There are three hours of extras, including audio commentary by co-directors / brothers Andy Erwin and Jon Erwin, co-screenwriter Brent McCorkle (Jon Erwin was the other screenwriter), Millard and producer Kevin Downes. There are seven director-introduced deleted scenes (16:33), the best of which is a fun scene when a small fire breaks out on the band's touring bus. There also is an extended version of Pastor Rusty's campfire speech about forgiveness. "Imagine Forgiveness" (12:40) is an excerpt from a series on Millard's website and he talks about some of his childhood trauma over scenes from the film. There also is a look at the early MercyMe (7:25); the film's casting (7:23); the song's power and how it affected fans (7:43); a three-part look at making the film, with sections on directing, the visuals and the music (14:03); the music (6:48; some repetition); and Quaid performing and discussing his own song, "On My Way to Heaven" (8:45). Grade: film 3 stars; extras 2.5 stars

The Strangers: Prey at Night (Universal, Blu-ray or standard DVD, R/NR, both 85 min.). Based on true invents and inspired by the 2008 slasher film that starred Scott Speedman and Liv Tyler, this remake is set in an empty vacation trailer park, where a squabbling family of four are terrorized by three masked, knife-wielding assailants, who apparently have already killed the family's Uncle Marv and Aunt Sheryl.

One problem with the film is nobody in the endangered family, with the possible exception of older son  Luke (Lewis Pullman), is worth rooting for. The parents -- Christina Hendricks as Cindy and Martin Henderson as Mike -- are basically fodder for slaughter, while daughter Kinsey (Bailee Madison) is annoying. The three masked killers are played by Emma Bellomy, Lea Enslin and Damian Maffei as the one who doesn't stay dead. Yes, that old horror trope is used.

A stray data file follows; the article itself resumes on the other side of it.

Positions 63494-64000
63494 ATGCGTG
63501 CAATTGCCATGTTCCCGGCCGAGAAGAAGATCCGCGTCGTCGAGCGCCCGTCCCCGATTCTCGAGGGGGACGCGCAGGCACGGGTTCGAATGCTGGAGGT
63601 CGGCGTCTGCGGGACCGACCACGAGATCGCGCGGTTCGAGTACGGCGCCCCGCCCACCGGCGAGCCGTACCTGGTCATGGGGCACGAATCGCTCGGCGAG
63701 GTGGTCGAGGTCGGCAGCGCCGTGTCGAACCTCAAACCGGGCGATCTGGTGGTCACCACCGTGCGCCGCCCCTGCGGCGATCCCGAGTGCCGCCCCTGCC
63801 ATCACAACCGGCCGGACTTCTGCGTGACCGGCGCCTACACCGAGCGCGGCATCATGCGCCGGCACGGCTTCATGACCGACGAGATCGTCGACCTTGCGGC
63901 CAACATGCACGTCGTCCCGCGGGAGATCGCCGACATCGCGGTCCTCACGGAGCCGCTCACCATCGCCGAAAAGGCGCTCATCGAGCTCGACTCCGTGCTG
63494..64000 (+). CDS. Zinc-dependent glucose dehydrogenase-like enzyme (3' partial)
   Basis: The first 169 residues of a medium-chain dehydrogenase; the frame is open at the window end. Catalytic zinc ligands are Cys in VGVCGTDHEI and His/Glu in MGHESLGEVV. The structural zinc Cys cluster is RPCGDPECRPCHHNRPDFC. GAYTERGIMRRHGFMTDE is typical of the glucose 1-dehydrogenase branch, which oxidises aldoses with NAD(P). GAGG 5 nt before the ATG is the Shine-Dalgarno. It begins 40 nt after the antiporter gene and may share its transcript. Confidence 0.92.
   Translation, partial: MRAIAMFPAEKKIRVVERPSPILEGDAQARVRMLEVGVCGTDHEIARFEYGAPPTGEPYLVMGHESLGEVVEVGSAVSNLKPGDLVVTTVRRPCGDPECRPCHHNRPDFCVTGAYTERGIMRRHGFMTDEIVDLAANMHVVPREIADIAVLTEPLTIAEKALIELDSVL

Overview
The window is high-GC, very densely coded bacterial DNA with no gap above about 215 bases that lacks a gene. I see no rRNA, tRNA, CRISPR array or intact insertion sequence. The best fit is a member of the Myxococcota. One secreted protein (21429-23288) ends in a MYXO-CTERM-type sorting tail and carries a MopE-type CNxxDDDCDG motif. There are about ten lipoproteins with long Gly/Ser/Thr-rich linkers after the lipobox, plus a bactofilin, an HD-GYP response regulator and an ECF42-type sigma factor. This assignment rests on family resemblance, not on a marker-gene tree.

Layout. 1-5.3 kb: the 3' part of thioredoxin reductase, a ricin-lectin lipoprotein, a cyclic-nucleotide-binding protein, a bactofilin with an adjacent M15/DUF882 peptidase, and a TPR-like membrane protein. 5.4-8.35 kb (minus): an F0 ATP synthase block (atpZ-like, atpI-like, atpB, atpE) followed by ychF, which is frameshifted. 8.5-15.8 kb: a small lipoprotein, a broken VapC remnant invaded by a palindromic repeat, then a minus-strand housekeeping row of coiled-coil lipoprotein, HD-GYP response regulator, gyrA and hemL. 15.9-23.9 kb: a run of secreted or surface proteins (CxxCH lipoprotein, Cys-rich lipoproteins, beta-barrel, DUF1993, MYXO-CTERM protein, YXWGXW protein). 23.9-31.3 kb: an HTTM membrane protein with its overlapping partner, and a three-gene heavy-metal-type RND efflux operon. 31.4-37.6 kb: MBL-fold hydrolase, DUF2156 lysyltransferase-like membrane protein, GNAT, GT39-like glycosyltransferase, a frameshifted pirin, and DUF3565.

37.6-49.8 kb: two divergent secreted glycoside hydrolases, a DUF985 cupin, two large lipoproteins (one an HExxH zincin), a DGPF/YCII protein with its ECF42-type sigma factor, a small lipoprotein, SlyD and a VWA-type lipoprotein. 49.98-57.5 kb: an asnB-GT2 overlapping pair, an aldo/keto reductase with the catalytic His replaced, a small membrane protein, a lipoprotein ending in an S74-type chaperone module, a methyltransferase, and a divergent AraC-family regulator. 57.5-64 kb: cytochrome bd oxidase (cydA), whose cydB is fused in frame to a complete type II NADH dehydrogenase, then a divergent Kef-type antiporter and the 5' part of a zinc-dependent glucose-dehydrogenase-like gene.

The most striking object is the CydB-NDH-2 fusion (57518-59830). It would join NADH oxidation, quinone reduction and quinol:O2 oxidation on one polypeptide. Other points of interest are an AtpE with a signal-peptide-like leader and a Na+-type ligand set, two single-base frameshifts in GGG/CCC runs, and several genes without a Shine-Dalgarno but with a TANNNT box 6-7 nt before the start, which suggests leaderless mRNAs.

Once the boring family squabbling -- Kinsey is being sent to boarding school in an attempt to settle her down -- ends and Luke starts fighting back, the film starts to become interesting. The first on-screen death is particularly cruel. In addition to the killer who will not die -- and driving a truck that is in flames, pahlease -- the other trope used is the character who will not fire a gun when they have the chance. The violence does escalate in an operatic manner in the film's last half hour.

Extras include an alternate ending -- it adds 30 seconds -- that actually is creepier and better than the one used in the film. The others are all brief and repeat a lot: a plot-filled making of (1:50), a look at the family (2:02), a look at the Eighties music used (2:46) and a "Prep For Night" music video that incorporates "I Think We're Alone Now" (2:29). The film, directed by Johannes Roberts ("47 Meters Down"), comes  in both R and unrated versions, both of the same length. Grade: film 2.5 stars; extras 1.5 stars